• ITVI.USA
    16,926.180
    477.820
    2.9%
  • OTRI.USA
    28.200
    -0.120
    -0.4%
  • OTVI.USA
    16,895.230
    487.410
    3%
  • TLT.USA
    2.900
    0.130
    4.7%
  • TSTOPVRPM.ATLPHL
    2.630
    0.060
    2.3%
  • TSTOPVRPM.PHLCHI
    1.630
    -0.090
    -5.2%
  • TSTOPVRPM.CHIATL
    3.080
    -0.090
    -2.8%
  • TSTOPVRPM.DALLAX
    1.180
    -0.060
    -4.8%
  • TSTOPVRPM.LAXSEA
    3.360
    0.070
    2.1%
  • TSTOPVRPM.LAXDAL
    3.210
    -0.070
    -2.1%
  • WAIT.USA
    121.000
    1.000
    0.8%
  • ITVI.USA
    16,926.180
    477.820
    2.9%
  • OTRI.USA
    28.200
    -0.120
    -0.4%
  • OTVI.USA
    16,895.230
    487.410
    3%
  • TLT.USA
    2.900
    0.130
    4.7%
  • TSTOPVRPM.ATLPHL
    2.630
    0.060
    2.3%
  • TSTOPVRPM.PHLCHI
    1.630
    -0.090
    -5.2%
  • TSTOPVRPM.CHIATL
    3.080
    -0.090
    -2.8%
  • TSTOPVRPM.DALLAX
    1.180
    -0.060
    -4.8%
  • TSTOPVRPM.LAXSEA
    3.360
    0.070
    2.1%
  • TSTOPVRPM.LAXDAL
    3.210
    -0.070
    -2.1%
  • WAIT.USA
    121.000
    1.000
    0.8%
American ShipperContainerIntermodalNewsRail

Port of Savannah volume down 9.7%

May totals not as bad as Georgia Ports Authority forecast

The Georgia Ports Authority (GPA) reported this week that while year-over-year container volume was down, May’s figures actually were better than expected.

The Port of Savannah’s Garden City Terminal moved 337,359 twenty-foot equivalent units (TEUs) in May, a decrease of 9.7% or 36,000 TEUs compared to the same month a year ago. 

Executive Director Griff Lynch credited what the GPA called “an unshaken commitment to customer service” for the better-than-expected performance in May.

“I would like to thank our GPA employees, members of the International Longshoremen’s Association, motor carriers, rail and all our supply chain partners for their dedication,” Lynch said. “Their efforts, along with Savannah’s strong export commodities and record cargo moved by the Appalachian Regional Port, are all contributing factors to our performance.”

The GPA operates the deepwater ports of Savannah and Brunswick as well as inland terminals in Chatsworth, Bainbridge and Columbus.

Lynch said early last month that the GPA was battening down for a May with 37 canceled sailings. In a normal May, there are no canceled calls at Georgia’s ports. 

The GPA has remained open for business throughout the COVID-19 crisis. It said export commodities from peanuts to forest products to kaolin and poultry have continued to reach their markets on time and in some cases have achieved year-over-year increases.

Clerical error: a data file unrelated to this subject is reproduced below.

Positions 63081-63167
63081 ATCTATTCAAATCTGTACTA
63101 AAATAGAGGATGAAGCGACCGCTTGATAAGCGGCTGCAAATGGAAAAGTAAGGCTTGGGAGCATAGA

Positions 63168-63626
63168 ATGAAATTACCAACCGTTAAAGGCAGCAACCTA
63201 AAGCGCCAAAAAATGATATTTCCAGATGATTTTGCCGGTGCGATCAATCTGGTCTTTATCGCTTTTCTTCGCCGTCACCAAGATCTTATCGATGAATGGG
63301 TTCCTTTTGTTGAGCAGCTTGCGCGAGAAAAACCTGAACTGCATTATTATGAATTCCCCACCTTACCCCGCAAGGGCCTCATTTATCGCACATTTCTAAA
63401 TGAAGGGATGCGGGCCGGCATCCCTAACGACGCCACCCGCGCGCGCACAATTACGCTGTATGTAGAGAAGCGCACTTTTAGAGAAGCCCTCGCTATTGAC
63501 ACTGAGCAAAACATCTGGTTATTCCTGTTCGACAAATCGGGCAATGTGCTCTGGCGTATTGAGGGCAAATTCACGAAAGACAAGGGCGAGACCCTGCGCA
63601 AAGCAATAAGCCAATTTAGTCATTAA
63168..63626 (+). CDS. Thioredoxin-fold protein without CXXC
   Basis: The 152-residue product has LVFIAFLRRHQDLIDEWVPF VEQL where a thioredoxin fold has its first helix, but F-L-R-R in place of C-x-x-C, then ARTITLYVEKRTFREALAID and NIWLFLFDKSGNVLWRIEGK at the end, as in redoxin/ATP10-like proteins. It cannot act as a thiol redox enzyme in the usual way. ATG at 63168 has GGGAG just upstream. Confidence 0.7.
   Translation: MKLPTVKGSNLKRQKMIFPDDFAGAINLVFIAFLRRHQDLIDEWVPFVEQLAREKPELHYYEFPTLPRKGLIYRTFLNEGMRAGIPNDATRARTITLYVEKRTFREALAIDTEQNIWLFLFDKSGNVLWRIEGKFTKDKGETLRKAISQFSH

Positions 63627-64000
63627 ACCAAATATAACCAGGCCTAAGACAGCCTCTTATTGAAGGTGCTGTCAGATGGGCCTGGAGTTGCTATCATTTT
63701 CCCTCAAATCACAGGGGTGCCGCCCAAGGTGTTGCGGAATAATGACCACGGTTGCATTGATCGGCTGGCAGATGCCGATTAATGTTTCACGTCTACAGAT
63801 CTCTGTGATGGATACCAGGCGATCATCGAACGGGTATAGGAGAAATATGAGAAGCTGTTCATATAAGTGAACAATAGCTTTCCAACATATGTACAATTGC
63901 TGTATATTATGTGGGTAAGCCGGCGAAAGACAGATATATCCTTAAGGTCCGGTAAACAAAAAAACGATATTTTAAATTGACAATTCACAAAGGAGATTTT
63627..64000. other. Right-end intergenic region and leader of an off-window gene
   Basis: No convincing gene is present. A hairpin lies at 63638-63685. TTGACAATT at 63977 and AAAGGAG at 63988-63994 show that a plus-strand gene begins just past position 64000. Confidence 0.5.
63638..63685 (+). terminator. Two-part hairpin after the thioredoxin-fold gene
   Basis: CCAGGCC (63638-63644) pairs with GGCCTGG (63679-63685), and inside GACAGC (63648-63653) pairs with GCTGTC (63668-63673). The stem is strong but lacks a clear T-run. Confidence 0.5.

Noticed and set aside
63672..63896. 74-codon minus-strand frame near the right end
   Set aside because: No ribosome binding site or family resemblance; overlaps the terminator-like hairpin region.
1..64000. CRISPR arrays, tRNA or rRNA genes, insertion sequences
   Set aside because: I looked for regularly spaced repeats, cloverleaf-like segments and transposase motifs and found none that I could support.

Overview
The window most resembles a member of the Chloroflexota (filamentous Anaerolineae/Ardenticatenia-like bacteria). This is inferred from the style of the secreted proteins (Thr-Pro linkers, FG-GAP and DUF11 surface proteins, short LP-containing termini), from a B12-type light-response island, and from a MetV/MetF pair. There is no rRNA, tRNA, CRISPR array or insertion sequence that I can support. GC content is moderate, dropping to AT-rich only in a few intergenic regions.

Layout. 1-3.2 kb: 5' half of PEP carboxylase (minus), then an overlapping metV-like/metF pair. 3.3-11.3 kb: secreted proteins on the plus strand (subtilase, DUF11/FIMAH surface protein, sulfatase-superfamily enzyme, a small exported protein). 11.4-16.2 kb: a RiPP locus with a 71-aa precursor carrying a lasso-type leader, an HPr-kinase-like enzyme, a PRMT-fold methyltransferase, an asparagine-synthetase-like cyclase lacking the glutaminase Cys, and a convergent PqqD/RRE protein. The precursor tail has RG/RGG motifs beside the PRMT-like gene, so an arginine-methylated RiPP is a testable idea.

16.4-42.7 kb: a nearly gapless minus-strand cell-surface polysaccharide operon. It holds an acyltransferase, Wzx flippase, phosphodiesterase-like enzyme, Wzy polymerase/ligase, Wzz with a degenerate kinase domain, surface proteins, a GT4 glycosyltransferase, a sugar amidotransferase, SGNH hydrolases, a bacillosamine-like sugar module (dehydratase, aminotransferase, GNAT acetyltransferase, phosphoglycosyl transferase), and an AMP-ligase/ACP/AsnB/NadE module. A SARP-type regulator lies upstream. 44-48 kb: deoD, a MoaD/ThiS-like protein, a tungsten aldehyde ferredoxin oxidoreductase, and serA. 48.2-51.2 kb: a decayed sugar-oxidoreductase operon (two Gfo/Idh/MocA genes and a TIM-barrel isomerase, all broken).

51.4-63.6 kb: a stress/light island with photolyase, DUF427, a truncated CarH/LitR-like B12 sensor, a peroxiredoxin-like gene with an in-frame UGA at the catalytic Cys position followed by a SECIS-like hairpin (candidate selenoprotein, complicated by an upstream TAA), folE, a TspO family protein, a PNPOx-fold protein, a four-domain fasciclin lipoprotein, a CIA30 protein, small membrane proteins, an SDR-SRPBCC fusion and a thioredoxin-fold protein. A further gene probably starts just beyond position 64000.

March was particularly bad for the GPA during the coronavirus pandemic. The total volume was off 18.5% year-over-year in March. Container lifts were down 6.7% in April. 

Lynch previously said he expected the ports’ volumes to continue to be negatively impacted by the coronavirus in May and June

The Appalachian Regional Port (ARP) in May handled 2,856 containers of import and export commodities, an increase of 99% or 1,420 container lifts compared to the same month a year ago. Lynch credited that huge increase with shipping lines recognizing the inland port as an official container yard and routing more cargo through the facility.

The ARP in Chatsworth opened in August 2018. Served by Class I railway CSX, the ARP provides a direct, 388-mile route to and from the Port of Savannah’s Garden City Terminal. 

Georgia Gov. Brian Kemp recently announced that Huali Floors, a manufacturer of resilient flooring, will establish its first U.S. headquarters and manufacturing facility in Murray County. Creating 315 jobs and investing more than $27 million in an existing facility, Huali Floors is the second ARP customer to announce a major development. GE Appliances opened a 500,000-square-foot distribution center in March to serve a multistate region via the northwest Georgia facility. 

For the fiscal year to date, the GPA’s container trade is slightly behind last year’s performance at 4.1 million TEUs, a decrease of 18,670 TEUs or 0.5%. The GPA’s fiscal year runs from July 1 to June 30.

“While our deepwater terminals have seen challenges related to COVID-19, our long-term outlook remains positive as we focus on the fundamentals of serving our customers,” Lynch said. “The resilience of Georgia’s ports is inherent in the underlying value and efficiency of our terminals and network connections.”

Click here for more FreightWaves articles by Kim Link-Wills.

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Kim Link-Wills, Senior Editor

Senior Editor Kim Link-Wills has written about everything from agriculture as a reporter for Illinois Agri-News to zoology as editor of the Georgia Tech Alumni Magazine. Her work has garnered awards from the Council for the Advancement and Support of Education, the Georgia Institute of Technology and the Magazine Association of the Southeast. Prior to serving as managing editor of American Shipper, Kim spent more than four years with XPO Logistics.
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